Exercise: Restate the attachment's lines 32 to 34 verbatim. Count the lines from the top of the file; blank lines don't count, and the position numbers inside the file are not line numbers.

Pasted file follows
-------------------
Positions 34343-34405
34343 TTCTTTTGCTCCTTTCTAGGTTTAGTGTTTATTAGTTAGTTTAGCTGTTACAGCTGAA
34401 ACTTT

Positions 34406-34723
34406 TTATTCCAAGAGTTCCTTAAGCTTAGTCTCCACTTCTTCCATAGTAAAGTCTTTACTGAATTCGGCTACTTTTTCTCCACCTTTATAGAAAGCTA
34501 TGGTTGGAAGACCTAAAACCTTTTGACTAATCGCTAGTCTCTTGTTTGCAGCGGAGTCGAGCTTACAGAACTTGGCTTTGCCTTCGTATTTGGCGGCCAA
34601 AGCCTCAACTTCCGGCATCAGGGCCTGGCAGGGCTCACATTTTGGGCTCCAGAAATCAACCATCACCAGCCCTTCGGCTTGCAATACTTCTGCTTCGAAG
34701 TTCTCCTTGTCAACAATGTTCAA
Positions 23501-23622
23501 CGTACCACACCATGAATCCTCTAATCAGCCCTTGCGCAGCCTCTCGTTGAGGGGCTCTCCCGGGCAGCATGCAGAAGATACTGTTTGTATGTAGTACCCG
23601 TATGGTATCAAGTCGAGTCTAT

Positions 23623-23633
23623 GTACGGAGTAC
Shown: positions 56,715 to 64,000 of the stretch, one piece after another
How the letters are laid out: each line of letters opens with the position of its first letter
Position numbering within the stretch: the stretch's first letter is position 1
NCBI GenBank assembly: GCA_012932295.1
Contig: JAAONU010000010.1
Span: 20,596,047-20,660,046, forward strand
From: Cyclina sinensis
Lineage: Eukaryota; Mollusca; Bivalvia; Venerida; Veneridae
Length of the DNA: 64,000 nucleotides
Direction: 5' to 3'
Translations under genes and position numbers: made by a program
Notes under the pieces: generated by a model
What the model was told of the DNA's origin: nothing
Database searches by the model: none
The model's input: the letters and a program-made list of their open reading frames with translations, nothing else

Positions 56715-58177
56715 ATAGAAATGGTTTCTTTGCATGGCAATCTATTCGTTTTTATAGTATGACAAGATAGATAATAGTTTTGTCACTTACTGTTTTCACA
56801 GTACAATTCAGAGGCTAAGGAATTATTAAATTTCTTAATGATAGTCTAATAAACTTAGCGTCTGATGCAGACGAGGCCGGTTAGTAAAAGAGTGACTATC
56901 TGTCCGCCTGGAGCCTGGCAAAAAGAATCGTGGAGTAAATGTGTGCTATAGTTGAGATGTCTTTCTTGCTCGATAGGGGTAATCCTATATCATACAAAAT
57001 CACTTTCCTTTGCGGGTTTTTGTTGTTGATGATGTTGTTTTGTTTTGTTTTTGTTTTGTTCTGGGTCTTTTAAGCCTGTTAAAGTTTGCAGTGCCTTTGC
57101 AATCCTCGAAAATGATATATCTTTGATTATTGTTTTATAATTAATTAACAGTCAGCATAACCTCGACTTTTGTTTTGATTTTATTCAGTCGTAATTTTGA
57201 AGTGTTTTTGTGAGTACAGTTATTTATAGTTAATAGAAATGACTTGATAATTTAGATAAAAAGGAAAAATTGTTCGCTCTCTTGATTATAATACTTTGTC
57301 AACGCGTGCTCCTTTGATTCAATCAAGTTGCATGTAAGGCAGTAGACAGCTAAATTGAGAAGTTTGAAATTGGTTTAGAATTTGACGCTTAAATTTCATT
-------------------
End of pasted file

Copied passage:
56901 TGTCCGCCTGGAGCCTGGCAAAAAGAATCGTGGAGTAAATGTGTGCTATAGTTGAGATGTCTTTCTTGCTCGATAGGGGTAATCCTATATCATACAAAAT
57001 CACTTTCCTTTGCGGGTTTTTGTTGTTGATGATGTTGTTTTGTTTTGTTTTTGTTTTGTTCTGGGTCTTTTAAGCCTGTTAAAGTTTGCAGTGCCTTTGC
57101 AATCCTCGAAAATGATATATCTTTGATTATTGTTTTATAATTAATTAACAGTCAGCATAACCTCGACTTTTGTTTTGATTTTATTCAGTCGTAATTTTGA